One of the strange developments in American colleges over the last decade, thanks to the increasing number of campus shootings, has been the growth of the “campus carry” movement.

The idea behind this, at least in theory, is the familiar line: the best defense against a bad guy with a gun is a good guy with a gun.

Or, as Nevada Assemblywoman Michele Fiore, sponsor of a bill to legalize firearms on college campuses, told the New York Times earlier this year:

If these young, hot little girls on campus have a firearm, I wonder how many men will want to assault them. The sexual assaults that are occurring would go down once these sexual predators get a bullet in their head.

Yes, “those young, hot little girls.” While this weird sexual objectification is sort of puzzling here, it’s actually pretty middle-of-the-road for these guys. Because in the campus carry movement, it turns out, it’s really, really hard to go too far. Campus carry isn’t an NRA thing. Indeed, a lot of NRA members are sort of uncomfortable with it. According to this fascinating article at the Trace, a Bloomberg-backed news outlet devoted to violence prevention :

On April 17, 2007 — one day after Virginia Tech student Seung-Hui Cho systematically shot and killed 32 people and injured another 17 before turning one of his guns on himself — college pupils in several states formed Students for Concealed Carry on Campus, as the group was originally called. Before then, no one had seriously pressed for arming college students and professors.

SCC’s message didn’t resonate with the majority of Americans after Virginia Tech. And it still doesn’t, despite how the issue flares up with each new school shooting. Over the past several years, the NRA and other gun-rights groups have scored a series of legislative victories in states across the country, including the passage of Stand Your Ground and concealed-carry laws. But campus carry is the rare steady loser. Of the roughly 70 bills introduced in the past five years to loosen university restrictions on firearms nationwide, barely any have passed.


But it doesn’t matter. Because it turns out that changing state laws isn’t really what campus carry is for. Sort of like with those enthusiastic people who stop you on the street asking if you’ve “got a minute for the environment” (your actual money never really helps the environment) the ostensible goal here doesn’t have anything to do with the real desired outcome. From the article:

If the political will for campus carry isn’t coming from legislators who generally favor gun rights, then where is it coming from? Much of it can be traced to a small, well-trained campus network working under the guidance of a longtime conservative organizer in Northern Virginia — who seems more concerned with whipping up a youth movement than with what happens on statehouse floors.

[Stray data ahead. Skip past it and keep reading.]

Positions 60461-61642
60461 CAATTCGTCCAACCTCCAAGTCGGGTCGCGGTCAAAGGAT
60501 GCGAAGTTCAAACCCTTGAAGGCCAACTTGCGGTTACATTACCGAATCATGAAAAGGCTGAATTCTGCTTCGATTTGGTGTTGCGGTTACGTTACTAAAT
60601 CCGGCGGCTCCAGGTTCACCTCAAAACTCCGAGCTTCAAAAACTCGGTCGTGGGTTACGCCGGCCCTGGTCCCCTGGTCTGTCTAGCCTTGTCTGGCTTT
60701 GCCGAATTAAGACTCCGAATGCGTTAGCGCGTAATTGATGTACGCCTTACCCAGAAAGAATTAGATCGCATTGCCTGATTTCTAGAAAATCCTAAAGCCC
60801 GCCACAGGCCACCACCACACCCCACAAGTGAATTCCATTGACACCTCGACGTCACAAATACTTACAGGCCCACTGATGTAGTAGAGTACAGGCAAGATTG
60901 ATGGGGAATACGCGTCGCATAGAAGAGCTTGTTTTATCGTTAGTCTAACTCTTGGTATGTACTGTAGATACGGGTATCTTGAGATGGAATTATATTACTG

Campus carry gets its funding, and intellectual focus, from the fringe Gun Owners of America, a group that makes the NRA look pretty liberal.

GOA was funded in 1975 by Larry Pratt. Pratt’s views are, well, unusual. His belief, according to the article, is not “simply a practical prescription for more guns to cure crime, nor is it ultimately to respect gun owner’s constitutional rights.” These views, if troublesome for gun control advocates, make some theoretical sense to the average American citizen. But that’s not GOA. No, Pratt “believes a righteous Christian citizenry needs its armaments to prevent a secular government from further alienating them from the kingdom of Christ.”

Under this belief system, ladies and gentlemen, having a lot of gun deaths in America isn’t even really a problem. GOA and SCC exist to drum up support for really crazy gun causes later on.

Aware that Americans are actually generally trending more liberal on virtually all issues—the persistent, irritating problem for the GOP —this group aims to fix that, to drum up support for conservative causes among young people and “act as RINO hunter,” remove legislators from office who weren’t sufficiently committed to the “righteous Christian citizenry needs its armaments to prevent a secular government from further alienating them from the kingdom of Christ” philosophy.

The NRA doesn’t really like the group, thinking it’s sort of crazy. (Because, you know, the idea of students toting guns around as they go to class is freaking insane).

But they’re warriors, and they act for a movement.

Several months after voting no on the [Idaho] campus carry bill, [State Sen. John] Goedde was upset in a primary election by a local conservative activist who said she would have supported the measure. It was precisely the scenario Pratt and his cohorts imagined: Smoke out the moderate Republicans and replace them with true believers.

The real point here isn’t to pass campus carry laws, or even get rid of Republicans who are insufficiently pro-gun; it’s just to get rid of any Republican who isn’t really, really conservative. Anyone who appears to have a reasonable perspective on guns, like those who believe maybe we should have some limits on where people can have them, is then forced to admit such a perspective, and seem like a waffling RINO. As Pratt put it: “The RINOs [Republicans in Name Only] need to be humiliated. They need to be driven out of public life.”

Yes, this is a real political campaign. And it really matters in local elections. Pratt says that the goal is to multiply the number of such people in public office: “The Rand Pauls. The Ted Cruzes. The Steve Stockmans of the House.”

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Daniel Luzer is the news editor at Governing Magazine and former web editor of the Washington Monthly. Find him on Twitter: @Daniel_Luzer